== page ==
Governments cannot grow economies alone and they don't have to
Picking winners for an industrial revolution is hard.

Governments today do not have easy jobs. They are now responsible for more than they have ever been. Beyond the usual expectation of providing access to critical services such as healthcare, education and security, we expect our elected officials to develop efficient bureaucracies and build infrastructure. It’s a tall order, and keeping pace is not easy, especially in light of external and unforeseen shocks like a pandemic.
 

Some takeaways:
 
  • A government trying to develop its economy by itself will find it hard to succeed. Economic superpowers from America to China heavily signalled the private sector who helped these countries achieve wealth. But Nigeria's private sector signalling is poor.

  • Nigeria recently recorded its lowest foreign investment figures since records began in 2010. Only $2.8 billion worth of foreign investment came in for this year’s first and second quarters. For context, over the same period last year, we had already received $7.1 billion. 

  • Throughout history, private sector businesses have proven to be important engines of growth and development, but always with the help of state actors. For example, the parts of the smartphone that make it smart—the GPS locator that tells Google where you are using the internet from—were advanced by the US Defense Department.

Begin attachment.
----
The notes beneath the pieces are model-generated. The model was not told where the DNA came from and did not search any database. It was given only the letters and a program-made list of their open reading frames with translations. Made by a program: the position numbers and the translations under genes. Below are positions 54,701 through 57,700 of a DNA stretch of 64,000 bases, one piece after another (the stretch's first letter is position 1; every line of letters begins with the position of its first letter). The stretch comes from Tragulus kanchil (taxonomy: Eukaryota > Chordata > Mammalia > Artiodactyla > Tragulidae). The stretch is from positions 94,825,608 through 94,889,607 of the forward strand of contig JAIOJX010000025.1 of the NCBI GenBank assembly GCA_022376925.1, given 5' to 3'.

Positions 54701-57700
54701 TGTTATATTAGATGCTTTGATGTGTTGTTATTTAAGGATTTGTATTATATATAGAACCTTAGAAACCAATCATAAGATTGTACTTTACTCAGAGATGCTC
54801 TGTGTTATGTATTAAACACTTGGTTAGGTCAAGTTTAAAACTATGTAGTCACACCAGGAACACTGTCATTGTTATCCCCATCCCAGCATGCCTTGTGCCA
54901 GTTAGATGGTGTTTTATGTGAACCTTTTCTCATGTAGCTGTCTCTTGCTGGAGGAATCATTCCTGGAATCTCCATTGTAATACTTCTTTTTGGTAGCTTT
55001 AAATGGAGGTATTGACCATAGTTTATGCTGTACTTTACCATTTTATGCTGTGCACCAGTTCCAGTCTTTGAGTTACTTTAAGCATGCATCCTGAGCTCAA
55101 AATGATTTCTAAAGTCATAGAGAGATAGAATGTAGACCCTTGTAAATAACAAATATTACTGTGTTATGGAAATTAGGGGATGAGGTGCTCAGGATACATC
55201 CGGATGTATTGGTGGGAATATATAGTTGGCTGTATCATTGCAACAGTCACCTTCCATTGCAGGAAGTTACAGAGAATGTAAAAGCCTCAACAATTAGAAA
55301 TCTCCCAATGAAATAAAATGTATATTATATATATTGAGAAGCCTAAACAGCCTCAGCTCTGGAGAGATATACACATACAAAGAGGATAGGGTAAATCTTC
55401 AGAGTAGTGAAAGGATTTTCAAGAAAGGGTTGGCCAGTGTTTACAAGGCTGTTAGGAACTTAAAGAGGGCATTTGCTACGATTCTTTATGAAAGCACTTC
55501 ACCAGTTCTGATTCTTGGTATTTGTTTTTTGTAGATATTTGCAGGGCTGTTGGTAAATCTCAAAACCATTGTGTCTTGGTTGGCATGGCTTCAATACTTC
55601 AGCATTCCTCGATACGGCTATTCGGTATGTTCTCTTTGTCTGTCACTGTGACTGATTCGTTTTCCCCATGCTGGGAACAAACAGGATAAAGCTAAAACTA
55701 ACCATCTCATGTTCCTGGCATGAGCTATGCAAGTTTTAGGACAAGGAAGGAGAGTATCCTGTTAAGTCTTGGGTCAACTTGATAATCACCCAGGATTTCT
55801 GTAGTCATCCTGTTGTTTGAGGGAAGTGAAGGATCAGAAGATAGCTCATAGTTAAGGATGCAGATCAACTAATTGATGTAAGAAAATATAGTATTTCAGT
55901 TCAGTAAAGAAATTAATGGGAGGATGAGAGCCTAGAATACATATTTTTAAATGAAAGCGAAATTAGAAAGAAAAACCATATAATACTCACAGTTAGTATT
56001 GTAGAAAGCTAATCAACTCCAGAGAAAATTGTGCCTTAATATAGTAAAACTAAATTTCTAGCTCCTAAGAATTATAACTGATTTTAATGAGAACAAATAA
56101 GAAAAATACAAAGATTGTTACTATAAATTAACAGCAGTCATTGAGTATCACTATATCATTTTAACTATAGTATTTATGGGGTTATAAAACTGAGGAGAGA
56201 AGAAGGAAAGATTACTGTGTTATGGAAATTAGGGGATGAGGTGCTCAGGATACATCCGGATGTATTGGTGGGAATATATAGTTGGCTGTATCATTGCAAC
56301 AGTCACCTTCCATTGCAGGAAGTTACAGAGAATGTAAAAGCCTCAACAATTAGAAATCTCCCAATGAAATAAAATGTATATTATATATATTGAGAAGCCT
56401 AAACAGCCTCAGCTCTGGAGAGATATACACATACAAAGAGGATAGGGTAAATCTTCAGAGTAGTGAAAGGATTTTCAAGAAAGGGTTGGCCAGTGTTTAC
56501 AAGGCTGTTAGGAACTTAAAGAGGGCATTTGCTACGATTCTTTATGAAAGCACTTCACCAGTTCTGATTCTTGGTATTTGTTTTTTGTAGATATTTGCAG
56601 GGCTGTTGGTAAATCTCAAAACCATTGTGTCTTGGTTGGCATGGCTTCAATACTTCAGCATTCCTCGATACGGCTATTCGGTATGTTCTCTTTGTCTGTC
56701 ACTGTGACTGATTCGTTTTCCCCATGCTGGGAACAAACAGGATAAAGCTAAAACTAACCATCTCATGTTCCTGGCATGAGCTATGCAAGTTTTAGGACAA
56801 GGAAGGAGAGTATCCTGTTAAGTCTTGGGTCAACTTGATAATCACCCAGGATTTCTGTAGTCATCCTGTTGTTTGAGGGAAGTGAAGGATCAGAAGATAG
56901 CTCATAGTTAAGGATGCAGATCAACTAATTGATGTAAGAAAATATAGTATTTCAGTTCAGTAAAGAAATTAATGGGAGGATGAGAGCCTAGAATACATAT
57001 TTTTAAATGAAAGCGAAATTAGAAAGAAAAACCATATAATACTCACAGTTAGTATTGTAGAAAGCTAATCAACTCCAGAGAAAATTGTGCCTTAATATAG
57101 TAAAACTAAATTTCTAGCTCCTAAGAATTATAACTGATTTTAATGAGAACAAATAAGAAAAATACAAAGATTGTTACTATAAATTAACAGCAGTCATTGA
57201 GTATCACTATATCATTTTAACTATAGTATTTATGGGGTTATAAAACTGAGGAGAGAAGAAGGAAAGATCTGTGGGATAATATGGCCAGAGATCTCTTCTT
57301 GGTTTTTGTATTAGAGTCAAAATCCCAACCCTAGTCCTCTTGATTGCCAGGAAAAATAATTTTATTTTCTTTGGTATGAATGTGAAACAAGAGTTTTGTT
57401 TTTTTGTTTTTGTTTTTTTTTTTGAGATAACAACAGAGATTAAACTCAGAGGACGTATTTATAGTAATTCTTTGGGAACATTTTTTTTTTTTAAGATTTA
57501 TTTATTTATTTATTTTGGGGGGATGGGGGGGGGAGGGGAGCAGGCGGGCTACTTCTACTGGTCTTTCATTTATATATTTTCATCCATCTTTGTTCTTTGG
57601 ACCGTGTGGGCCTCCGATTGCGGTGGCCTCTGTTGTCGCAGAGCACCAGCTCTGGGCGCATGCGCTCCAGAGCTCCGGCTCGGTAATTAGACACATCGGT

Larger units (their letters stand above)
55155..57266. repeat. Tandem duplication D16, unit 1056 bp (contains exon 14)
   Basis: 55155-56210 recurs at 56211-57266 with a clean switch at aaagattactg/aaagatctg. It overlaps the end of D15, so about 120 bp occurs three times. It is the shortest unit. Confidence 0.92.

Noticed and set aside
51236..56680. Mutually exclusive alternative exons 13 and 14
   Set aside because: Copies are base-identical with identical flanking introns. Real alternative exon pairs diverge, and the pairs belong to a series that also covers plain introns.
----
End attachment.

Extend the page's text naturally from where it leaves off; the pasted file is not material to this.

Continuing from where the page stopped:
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More than likely, the governments that would struggle lead developing countries like Nigeria. For them, funding the activities above is a challenge given low government resources. Looking at the Nigerian budget, you find that the government spends an average of $120-$150 per citizen every year. This includes paying salaries to civil servants, building schools to teach skills or roads that can serve as an avenue to distribute goods. By contrast, the American government spends $12,000-$15,000 to power its economy every year. There just isn’t enough.

Simply put, real economic development will not come from the government trying to do it all alone.

In

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Fadekemi Abiru

Fadekemi Abiru

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